Apple awarded several key multi-touch patentsA batch of approved patent applications from Apple issued by the U.S. Patent Office this week include descriptions of significant multi-touch innovations, such as pinch-to-zoom and knob controls.
The United States Patent and Trademark Office posted Tuesday 18 approved patents by Apple. The patents range from the design of accessories such as Apple's wireless keyboard and universal dock to groundbreaking development of the iPhone's multi-touch interface. Several patents among this most recent group build upon previous patents awarded to Apple that protect the company's research into multi-touch gestures and interfaces.
Perhaps the most significant of Tuesday's patents is that for a "Portable electronic device with multi-touch input." The application includes drawings of early mock-ups of the iPhone and its interface.
The patent application describes a method of detecting one or more contacts on a multi-touch-sensitive display and performing a corresponding operation. Multi-touch gestures listed include "magnifying, zooming, expanding, minimizing, resizing, rotating, sliding, opening, closing, focusing, flipping, reordering, activating, deactivating and any other operation that can be performed on a graphical object."
The document goes on to detail an "intuitive" zooming feature. "A user can place an index finger and thumb on the sides, edges or corners of the graphical object and perform a pinching or anti-pinching gesture by moving the index finger and thumb together or apart, respectively," it noted. "The operation initiated by such a gesture results in the dimensions of the graphical object changing."
Also included in the application is the use of multi-touch for "parameter adjustment." By interacting with a graphical object, such as a virtual knob, users can touch the display to adjust volume and other parameters. In a description of the process, the document notes that the software would employ a customizable timer to allow the user to break contact with the device while adjusting a parameter and then reestablish contact to continue the operation.
Scott Forstall, senior vice president of iPhone software, is listed as one of the inventors, in addition to Bas Ording, Greg Christie, Stephen O. Lemay, and Imran Chaudhri. The patent application was filed on Dec. 29, 2006, just weeks before the announcement of the original iPhone.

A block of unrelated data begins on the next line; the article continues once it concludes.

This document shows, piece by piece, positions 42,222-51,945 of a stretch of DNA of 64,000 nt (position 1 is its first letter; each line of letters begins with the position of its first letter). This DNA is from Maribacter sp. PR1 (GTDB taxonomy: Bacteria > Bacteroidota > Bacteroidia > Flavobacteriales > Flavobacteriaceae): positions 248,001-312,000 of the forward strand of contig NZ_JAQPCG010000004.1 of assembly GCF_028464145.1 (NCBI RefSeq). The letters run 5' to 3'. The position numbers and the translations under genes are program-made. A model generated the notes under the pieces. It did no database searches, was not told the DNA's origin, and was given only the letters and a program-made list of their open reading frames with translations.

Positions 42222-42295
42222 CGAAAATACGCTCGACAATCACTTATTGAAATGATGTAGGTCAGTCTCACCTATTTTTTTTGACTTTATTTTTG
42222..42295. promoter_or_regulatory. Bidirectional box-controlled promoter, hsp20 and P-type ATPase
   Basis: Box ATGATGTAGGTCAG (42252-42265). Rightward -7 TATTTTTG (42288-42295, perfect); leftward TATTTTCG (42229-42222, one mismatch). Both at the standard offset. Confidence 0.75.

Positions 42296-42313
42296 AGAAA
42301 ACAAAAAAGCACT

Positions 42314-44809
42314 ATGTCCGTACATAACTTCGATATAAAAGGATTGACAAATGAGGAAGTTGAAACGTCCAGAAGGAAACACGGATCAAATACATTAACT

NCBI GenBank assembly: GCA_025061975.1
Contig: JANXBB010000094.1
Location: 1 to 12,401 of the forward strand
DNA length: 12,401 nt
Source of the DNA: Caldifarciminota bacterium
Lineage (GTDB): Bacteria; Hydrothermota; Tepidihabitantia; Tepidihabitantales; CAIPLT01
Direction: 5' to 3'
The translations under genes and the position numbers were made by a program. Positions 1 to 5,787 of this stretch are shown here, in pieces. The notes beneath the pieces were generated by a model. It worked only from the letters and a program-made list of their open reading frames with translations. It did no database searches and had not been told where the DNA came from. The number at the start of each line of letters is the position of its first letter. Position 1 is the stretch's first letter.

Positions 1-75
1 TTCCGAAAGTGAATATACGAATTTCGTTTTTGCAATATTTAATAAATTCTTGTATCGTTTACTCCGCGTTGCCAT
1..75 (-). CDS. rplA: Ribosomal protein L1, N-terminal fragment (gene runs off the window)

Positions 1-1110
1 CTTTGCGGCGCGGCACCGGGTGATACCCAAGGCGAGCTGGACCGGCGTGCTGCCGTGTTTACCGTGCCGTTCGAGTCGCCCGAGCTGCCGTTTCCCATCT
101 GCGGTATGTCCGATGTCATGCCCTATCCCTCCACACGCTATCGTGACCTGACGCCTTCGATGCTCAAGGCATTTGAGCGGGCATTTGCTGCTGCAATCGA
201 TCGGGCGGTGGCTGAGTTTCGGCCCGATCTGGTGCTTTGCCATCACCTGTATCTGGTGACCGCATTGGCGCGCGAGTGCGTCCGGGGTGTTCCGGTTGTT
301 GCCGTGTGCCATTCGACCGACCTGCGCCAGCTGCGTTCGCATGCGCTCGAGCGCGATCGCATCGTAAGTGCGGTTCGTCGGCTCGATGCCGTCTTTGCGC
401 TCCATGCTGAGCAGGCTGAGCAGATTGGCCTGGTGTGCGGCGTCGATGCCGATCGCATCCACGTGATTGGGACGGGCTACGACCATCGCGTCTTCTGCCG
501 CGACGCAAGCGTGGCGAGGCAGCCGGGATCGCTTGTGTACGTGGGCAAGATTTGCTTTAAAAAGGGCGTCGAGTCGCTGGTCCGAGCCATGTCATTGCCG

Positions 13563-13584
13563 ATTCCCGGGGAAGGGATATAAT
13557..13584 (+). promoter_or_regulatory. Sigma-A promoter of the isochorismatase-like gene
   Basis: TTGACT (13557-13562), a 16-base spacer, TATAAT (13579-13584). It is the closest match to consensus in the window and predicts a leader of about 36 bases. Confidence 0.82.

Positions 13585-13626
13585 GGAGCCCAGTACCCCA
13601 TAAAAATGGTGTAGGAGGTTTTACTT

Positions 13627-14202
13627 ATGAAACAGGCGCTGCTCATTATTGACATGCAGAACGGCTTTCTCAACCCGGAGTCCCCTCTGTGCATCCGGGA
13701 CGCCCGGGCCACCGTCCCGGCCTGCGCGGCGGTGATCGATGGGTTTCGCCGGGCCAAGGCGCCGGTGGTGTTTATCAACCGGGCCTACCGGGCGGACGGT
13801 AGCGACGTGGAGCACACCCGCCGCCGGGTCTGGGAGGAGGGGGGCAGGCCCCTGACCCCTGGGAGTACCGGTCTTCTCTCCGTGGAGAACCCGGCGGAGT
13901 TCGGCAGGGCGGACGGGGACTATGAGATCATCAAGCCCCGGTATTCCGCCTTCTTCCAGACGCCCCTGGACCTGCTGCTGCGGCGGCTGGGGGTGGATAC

Other notable multi-touch related patents awarded Tuesday are for a "Simultaenous sensing arrangement" and "Ellipse fitting multi-touch surfaces". The latter describes a method for tracking a users' fingers and palms and identifying functions such as "typing, resting, pointing, scrolling, 3D manipulation, and handwriting" based on intuitive hand configurations.
It is as yet unclear to what extent Apple will be able to protect the patents issued this week. Before Google's release of its G1 smartphone, Apple reportedly asked the rival to leave multi-touch out of the handset. The G1 did lack a pinch-to-zoom feature, suggesting that Google had complied with Apple's alleged request, although multi-touch eventually made its way into the Android OS and onto several Android-based handsets, including Google's own Nexus One.
Earlier this year, Apple went after handset maker HTC for alleged infringement of 20 of its patents. "We can sit by and watch competitors steal our patented inventions, or we can do something about it. We've decided to do something about it," Apple CEO Steve Jobs said regarding the HTC case. "We think competition is healthy, but competitors should create their own original technology, not steal ours."
Nokia and Apple are also involved in a legal battle over patents. Last week, Motorola joined the fray by suing Apple, accusing it of violating 18 of its patents.
On Topic: patents
- Apple awarded patent for augmented reality devices with transparent displays
- Apple's scanner mouse patent dynamically adjusts resolution, displays images on housing
- Apple patent reveals method of attaching sapphire cover glass to iPhone
- Apple continues exploring location-based security settings, looks at new adaptive brightness controls
- Apple tech uses geofences, crowdsourced data to pinpoint cell network dead spots